Motorola earmarks PR for branding push

Cellular phones manufacturer Motorola has asked agencies to pitch for a new account to work at corporate level across Europe, the Middle East and Africa, and has created separate corporate accounts in key markets across the region.

Cellular phones manufacturer Motorola has asked agencies to pitch

for a new account to work at corporate level across Europe, the Middle

East and Africa, and has created separate corporate accounts in key

markets across the region.



The move involves a large increase in PR spend for Motorola, which has

created the corporate accounts following a worldwide review of its

marketing strategy (PR Week, 19 September).



The firm remains the world’s largest supplier of mobile phones but is

losing market share to rivals such as Nokia and Ericsson, which are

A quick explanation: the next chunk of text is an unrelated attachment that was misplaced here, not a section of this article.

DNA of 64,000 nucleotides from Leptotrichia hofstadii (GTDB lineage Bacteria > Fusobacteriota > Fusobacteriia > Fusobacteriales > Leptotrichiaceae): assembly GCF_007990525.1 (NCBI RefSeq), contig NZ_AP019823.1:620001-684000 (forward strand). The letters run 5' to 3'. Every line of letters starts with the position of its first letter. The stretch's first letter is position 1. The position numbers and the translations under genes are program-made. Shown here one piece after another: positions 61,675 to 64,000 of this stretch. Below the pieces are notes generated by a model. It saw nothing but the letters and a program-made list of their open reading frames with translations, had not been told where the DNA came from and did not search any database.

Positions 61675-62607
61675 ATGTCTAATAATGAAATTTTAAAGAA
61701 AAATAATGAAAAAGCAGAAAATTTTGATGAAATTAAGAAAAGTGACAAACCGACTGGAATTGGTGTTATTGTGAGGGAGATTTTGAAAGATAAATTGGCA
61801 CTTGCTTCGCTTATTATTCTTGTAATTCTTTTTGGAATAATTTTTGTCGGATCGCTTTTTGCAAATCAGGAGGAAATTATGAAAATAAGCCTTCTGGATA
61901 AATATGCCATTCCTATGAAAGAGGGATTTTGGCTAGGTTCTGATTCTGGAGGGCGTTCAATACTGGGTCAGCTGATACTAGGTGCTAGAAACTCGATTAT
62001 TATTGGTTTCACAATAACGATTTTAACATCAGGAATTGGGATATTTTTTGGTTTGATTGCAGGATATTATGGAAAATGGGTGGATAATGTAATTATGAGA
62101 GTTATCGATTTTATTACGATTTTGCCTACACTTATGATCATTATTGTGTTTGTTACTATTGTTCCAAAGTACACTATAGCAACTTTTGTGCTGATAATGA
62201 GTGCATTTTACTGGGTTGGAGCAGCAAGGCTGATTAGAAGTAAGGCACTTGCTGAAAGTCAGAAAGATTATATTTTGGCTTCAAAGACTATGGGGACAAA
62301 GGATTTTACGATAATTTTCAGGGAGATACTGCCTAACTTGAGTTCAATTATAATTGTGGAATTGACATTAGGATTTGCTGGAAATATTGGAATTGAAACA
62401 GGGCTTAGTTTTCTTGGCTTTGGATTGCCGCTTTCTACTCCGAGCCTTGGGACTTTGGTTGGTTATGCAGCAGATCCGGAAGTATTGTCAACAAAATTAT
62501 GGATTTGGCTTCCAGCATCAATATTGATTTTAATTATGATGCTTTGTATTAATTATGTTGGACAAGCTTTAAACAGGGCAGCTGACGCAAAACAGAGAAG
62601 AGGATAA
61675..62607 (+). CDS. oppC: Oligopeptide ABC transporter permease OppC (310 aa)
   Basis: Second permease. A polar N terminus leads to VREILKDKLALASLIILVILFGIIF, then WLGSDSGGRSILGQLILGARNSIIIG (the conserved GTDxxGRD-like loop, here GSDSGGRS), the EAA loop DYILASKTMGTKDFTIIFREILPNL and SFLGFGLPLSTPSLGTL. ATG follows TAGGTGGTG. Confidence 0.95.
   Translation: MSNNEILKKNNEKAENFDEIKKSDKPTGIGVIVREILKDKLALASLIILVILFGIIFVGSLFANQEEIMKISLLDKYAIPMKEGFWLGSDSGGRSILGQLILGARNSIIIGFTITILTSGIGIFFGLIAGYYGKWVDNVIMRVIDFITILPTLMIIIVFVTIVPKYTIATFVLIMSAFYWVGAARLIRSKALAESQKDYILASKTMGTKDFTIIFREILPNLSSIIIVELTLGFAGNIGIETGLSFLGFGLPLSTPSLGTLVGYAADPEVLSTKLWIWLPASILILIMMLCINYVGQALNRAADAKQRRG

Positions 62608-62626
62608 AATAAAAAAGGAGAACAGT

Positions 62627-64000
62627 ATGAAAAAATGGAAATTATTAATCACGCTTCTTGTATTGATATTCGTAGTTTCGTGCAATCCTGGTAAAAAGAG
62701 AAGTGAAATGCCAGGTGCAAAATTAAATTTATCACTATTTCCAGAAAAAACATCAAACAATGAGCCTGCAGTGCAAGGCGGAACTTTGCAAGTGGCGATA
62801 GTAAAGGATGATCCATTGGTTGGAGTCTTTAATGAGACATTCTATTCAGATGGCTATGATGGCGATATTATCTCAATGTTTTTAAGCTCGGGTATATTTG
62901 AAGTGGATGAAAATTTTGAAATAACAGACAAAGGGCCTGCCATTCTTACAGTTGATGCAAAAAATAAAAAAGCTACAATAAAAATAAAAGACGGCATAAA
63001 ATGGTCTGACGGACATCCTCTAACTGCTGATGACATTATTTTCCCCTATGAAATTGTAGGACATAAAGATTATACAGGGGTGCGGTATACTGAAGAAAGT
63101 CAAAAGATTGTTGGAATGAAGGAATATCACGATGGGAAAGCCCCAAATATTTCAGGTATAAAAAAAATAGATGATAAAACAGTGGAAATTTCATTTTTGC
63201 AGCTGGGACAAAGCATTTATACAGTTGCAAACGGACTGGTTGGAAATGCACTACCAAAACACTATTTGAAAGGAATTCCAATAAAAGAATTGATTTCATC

building brands through heavy advertising spends. Last August Motorola

appointed advertising agency McCann Erickson to build a consistent

global brand.



The appointed agencies will be expected to communicate this

branding.



Motorola already has product PR accounts for divisions such as pagers

and cellular phones. These accounts will remain in place alongside the

new agency appointments.



The company’s European communications director Martin Campiche, based at

its European HQ in Slough, is expected to hold pitches next week.

Agencies competing for the central EMEA account include Hill and

Knowlton, Brodeur A Plus, Cohn and Wolfe and Shandwick.



Motorola is also seeking local corporate agencies in markets including

the UK, France, Germany, Spain, Russia, Italy, Czech Republic, Hungary

and South Africa. Inge Wallage, Motorola’s EMEA corporate PR manager,

said: ’We’re doing this because it makes sense. We’ve asked existing

agencies to pitch for the work and are also looking at new

agencies.’



Motorola’s current agencies include Companycare, which handles its

European Cellular division. It also uses H&K, Burson-Marsteller and Cohn

and Wolfe on a project basis.



Motorola has already revamped its divisional PR with campaigns to

support products but the review marks a move toward the increased

centralisation of PR at the company.



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